Boost-ing pigment & fighting free radicals
The natural tanning capsules (Boost) were evidently formulated specifically to provide the skin with the right combination of nutrients for creating healthy pigment, so the nutritional composition of this product was obviously scientifically created with this as its main purpose. The super-green food (Five a Day+V which I believe to be so effective for vitiligo because it fights oxidative stress) is also a well balanced formulation, but in this case one created by nature as it is a blend of whole green foods, rather than a supplement in the usual sense. Because of their ready-made formulations, using these products has never required any guesswork or nutritional knowledge on my part. But, when it comes to other supplements (and my everyday food choices) I realise that – since there is no nutrition guru in a white coat looking over my shoulder - it is up to me to do my homework and try to achieve the right balance for optimum health for myself.
good health is a work in progress
Taking the supplements every day and coaxing the process along with regular bouts of sunshine has certainly worked dramatically well for me as a vitiligo protocol, ridding me of around 98% of my white patches over a period of a year or so and the improvement has so far been permanent.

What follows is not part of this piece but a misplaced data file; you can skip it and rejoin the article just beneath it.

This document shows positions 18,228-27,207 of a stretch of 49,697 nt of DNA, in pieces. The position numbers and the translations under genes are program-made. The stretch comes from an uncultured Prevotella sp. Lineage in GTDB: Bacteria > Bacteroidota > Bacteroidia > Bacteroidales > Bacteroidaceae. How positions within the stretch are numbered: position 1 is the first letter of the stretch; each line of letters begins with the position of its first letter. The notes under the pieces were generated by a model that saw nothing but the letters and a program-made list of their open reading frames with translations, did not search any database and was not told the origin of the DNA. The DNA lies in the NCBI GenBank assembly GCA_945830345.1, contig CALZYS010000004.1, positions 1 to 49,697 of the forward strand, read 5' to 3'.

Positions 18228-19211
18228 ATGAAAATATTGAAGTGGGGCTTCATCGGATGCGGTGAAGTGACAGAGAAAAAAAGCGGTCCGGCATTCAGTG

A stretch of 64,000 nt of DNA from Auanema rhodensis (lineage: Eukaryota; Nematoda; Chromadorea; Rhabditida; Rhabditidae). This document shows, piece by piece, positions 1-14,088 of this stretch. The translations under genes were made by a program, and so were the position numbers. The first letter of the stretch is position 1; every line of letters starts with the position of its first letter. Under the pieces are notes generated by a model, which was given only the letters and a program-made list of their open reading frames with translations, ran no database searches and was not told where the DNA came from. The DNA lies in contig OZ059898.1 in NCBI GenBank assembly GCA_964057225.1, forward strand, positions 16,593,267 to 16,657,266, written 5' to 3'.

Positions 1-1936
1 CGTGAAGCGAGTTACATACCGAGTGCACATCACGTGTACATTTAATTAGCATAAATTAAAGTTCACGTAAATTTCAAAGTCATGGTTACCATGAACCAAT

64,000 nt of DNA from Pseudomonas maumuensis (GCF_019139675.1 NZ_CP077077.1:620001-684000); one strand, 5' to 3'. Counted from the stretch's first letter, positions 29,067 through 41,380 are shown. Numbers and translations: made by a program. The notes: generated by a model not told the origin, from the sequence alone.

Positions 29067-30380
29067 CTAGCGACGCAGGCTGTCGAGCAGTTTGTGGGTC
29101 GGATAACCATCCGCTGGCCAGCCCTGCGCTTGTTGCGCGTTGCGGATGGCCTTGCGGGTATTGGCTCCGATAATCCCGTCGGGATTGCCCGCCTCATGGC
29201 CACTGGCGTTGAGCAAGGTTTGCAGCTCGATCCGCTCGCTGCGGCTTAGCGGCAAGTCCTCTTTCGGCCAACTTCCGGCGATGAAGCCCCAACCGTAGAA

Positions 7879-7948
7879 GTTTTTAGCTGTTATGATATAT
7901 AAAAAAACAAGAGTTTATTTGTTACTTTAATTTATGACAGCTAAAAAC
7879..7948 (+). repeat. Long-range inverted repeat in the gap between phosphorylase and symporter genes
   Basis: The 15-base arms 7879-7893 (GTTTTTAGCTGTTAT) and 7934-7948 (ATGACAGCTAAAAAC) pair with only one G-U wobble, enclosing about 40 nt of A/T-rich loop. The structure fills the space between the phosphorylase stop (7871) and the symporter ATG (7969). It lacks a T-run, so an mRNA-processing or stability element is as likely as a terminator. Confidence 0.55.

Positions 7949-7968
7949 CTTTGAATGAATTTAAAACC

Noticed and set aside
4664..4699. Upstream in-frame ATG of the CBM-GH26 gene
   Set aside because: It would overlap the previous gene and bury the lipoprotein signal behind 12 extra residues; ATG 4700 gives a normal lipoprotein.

Ecstatic though I am about this (and I really am – I never take my recovery for granted) I realise that keeping my vitiligo away and maintaining a good level of general health is, for me, always going to be a work in progress. It seems that a genetic predisposition to vitiligo, coupled with poor nutritional absorption, means that I will never be able to rely simply on eating a “healthy diet”. This is why I have become so interested in learning more about nutritional supplementation and why I continue to look for products that will create the best “internal environment” for my body as possible – and this is where the question of balance comes in.
So, in future posts (as in recent ones) I plan to revisit the important topic of nutritional balance. I hope that you will find these posts informative but, above all, I hope to be able to pass on, not just information, but better health, better skin and a better quality of life.